Speaker: ‘Success’ is in the eye of the beholder

Former CMN student lays out how people can be successful

Leader Photo by Lee Pulaski Burton Warrington, right, expresses his gratitude after being presented with a gift basket from Desirae Wilber, the student activities coordinator for the College of Menominee Nation Student Government. Warrington spoke at CMN on Friday about the definition of success.

Burton Warrington has achieved success in a number of ways, in his view, but the former College of Menominee Nation student told about 30 attendees Friday that success is best defined by the individual, not an entire society.

“I haven’t had her experience, and I haven’t had his experience, so we’re all going to view the world a little differently, and that’s all right,” Warrington said. “Somebody says that John’s a janitor, so he’s not successful, but if John thinks he’s successful, then so be it.”

For Warrington, his success has included helping Native Americans in need. Warrington, who has Menominee, Ho-Chunk and Potawatomi blood in him is president and CEO of Indian Avenue Group, LLC, a law group that has provided legal services for Native Americans, including help during the Standing Rock protests where a number of tribes opposed the Dakota Access Pipeline. He also served as a counselor for the Department of the Interior during President Barack Obama’s administration.

Warrington’s path to success started on the Menominee reservation as he attended public and tribal schools there and graduated from Menominee Indian High School in 2000.

“People often introduce me (at speaking engagements) through my professional life, but that’s only a small part of who I am,” Warrington said as he spoke at CMN’s Cultural Learning Center. “I grew up about five miles from here on Legend Lake. I was born and grew up here on the rez.”

Warrington recalled that he worked during high school as a clerk at a grocery store, and he took great pride in making sure that his job was done as quickly and efficiently as possible, even if his co-workers didn’t like it.

“This older guy said, ‘Hey, you’ve got to slow down. You’re making the rest of us look bad,’” Warrington said. “Well, I took pride in that. I wanted to be the best stockboy I could be at 16. Success to me is being the best at whatever I do.”

He noted that he is not an enrolled member of the Menominee tribe, but he considers himself to be Menominee because of his early beginnings on the reservation.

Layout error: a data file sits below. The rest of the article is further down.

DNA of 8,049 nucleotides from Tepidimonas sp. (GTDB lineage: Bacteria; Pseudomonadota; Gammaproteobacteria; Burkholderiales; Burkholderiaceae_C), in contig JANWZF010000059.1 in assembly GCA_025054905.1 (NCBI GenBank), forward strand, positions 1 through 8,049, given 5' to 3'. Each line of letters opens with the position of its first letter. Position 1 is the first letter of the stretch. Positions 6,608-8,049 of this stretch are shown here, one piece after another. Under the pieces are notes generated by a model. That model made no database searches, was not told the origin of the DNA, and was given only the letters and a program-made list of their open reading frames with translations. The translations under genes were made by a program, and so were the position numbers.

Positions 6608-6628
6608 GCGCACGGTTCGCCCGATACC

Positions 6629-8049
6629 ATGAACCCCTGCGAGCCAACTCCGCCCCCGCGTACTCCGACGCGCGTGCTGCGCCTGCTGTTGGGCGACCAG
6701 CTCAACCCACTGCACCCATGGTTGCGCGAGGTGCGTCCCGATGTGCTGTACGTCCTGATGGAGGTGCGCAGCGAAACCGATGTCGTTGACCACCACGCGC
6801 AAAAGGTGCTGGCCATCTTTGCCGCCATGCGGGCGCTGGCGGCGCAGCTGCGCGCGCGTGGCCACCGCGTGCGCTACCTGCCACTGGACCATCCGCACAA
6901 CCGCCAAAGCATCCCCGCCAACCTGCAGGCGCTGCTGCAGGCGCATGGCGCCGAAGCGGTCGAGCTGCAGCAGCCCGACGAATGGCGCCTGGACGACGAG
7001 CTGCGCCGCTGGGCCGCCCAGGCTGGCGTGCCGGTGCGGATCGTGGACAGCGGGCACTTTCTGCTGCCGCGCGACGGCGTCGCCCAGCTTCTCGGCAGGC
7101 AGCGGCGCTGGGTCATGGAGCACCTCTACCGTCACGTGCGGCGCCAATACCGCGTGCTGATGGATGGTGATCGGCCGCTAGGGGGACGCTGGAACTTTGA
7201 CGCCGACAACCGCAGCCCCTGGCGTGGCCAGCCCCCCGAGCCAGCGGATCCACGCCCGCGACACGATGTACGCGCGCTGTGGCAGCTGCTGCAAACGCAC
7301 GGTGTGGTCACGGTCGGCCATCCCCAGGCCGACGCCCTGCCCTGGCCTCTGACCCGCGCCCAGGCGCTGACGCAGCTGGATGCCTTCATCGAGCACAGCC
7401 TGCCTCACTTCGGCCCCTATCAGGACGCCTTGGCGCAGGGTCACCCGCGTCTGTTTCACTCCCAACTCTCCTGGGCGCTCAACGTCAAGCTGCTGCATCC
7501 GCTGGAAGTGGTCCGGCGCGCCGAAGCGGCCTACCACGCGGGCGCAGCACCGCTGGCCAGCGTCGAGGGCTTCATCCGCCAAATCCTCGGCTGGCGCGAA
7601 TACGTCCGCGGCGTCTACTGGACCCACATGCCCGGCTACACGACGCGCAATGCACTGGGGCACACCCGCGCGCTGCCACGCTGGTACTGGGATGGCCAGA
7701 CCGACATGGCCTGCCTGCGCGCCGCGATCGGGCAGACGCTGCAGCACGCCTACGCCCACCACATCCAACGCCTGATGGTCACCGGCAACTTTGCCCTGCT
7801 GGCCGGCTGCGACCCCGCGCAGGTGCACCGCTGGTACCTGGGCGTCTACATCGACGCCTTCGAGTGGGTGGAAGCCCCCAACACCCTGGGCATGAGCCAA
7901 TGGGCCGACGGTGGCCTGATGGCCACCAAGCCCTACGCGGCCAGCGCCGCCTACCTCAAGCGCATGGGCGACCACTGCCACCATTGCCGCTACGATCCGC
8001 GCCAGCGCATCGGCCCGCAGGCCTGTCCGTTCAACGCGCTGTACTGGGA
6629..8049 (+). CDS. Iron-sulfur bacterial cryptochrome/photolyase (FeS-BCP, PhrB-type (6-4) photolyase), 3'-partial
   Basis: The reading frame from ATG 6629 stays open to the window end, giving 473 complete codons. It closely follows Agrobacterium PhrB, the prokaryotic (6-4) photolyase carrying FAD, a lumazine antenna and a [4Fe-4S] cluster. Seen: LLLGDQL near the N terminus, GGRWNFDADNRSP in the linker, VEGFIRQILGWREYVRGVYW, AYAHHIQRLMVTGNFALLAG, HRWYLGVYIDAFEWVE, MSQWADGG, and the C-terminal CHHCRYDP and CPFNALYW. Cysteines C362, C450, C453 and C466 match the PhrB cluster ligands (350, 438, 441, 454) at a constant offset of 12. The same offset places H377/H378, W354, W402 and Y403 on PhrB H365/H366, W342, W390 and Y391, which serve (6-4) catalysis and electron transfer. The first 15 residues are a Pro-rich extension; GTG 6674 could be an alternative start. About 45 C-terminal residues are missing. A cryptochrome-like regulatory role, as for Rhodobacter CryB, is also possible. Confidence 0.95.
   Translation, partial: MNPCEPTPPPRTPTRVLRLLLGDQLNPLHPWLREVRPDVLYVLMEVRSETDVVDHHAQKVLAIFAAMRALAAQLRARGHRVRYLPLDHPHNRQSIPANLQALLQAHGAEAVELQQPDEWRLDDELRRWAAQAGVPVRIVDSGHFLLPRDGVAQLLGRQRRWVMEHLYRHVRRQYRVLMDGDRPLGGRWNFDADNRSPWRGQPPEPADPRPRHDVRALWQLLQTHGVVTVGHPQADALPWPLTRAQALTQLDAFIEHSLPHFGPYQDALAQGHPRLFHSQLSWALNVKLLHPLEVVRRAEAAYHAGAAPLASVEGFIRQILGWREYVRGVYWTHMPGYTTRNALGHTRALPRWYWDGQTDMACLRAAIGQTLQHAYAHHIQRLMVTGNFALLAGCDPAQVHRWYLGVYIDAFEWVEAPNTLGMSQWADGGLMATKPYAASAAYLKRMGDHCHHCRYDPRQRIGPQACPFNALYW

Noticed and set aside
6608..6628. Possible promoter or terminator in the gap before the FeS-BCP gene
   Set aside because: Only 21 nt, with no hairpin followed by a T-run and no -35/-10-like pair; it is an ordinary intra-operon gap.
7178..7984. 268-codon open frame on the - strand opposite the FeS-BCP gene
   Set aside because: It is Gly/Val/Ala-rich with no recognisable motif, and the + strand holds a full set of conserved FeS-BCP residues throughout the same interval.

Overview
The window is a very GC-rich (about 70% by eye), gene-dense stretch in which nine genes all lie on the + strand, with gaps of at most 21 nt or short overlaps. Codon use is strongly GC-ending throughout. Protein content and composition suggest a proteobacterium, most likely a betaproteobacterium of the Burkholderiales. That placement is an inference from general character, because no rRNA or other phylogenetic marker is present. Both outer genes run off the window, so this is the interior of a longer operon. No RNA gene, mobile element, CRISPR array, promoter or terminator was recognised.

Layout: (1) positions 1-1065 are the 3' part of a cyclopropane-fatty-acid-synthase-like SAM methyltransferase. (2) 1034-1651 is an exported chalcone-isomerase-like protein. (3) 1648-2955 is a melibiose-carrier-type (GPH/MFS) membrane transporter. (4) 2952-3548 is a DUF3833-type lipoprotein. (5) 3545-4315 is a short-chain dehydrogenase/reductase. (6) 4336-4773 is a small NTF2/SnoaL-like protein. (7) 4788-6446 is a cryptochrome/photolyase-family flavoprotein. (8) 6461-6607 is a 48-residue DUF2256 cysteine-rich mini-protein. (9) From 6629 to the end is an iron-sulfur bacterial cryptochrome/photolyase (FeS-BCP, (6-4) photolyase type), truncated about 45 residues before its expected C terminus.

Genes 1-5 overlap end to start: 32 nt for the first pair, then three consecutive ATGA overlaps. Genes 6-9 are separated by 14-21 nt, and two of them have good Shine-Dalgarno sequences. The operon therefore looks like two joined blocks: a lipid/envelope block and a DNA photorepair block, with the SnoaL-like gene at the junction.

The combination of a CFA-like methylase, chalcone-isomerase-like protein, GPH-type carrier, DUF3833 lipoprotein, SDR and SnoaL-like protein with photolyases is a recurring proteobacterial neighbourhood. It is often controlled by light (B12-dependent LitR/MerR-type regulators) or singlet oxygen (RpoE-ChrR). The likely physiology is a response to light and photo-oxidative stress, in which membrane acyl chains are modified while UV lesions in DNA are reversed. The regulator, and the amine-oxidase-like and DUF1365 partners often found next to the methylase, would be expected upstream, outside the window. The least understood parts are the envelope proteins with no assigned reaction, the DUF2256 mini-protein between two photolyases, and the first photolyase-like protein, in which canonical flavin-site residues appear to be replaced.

“To me, it doesn’t matter if I’m enrolled; that’s superficial to me,” Warrington said, saying that who he is can’t be defined on a piece of paper. “Culturally, who I am is Menominee, and that’s what matters to me.”

Defining success by social media is not a good thing, according to Warrington. He pointed out that Facebook and other social media sites weren’t around when he was growing up, so he didn’t fall under the influence of them growing up.

“Facebook tries to control how you feel. They control what you see,” Warrington said. “They run social experiments on you.”

Even without social media, Warrington recalled having to stay disciplined on his path to becoming a lawyer. For two months, every free hour was spent studying for the Bar exam so he would pass the first time, even as friends tried to coax him out for fun and recreation.

“Discipline is about short-term sacrifice for long-term gain,” Warrington said. “People that are successful have the ability to discipline themselves.”

Warrington grew up in an environment where tribal members were fighting for what they believed was right. He heard stories from his father about the Novitiate takeover and saw in the 1990s when tribal members fought to stop the mine in Crandon. It was those influences that made Warrington want to fight for a just cause.

Warrington was on a boat trip looking for wild rice beds when he received a text message asking for legal help during the protests at Standing Rock. He’d originally packed for a couple of days, but he wound up helping for five months.

“Activism has always been a part of my life,” Warrington said. “I want this world to be better.”

Warrington’s presentation was sponsored by the CMN Student Government.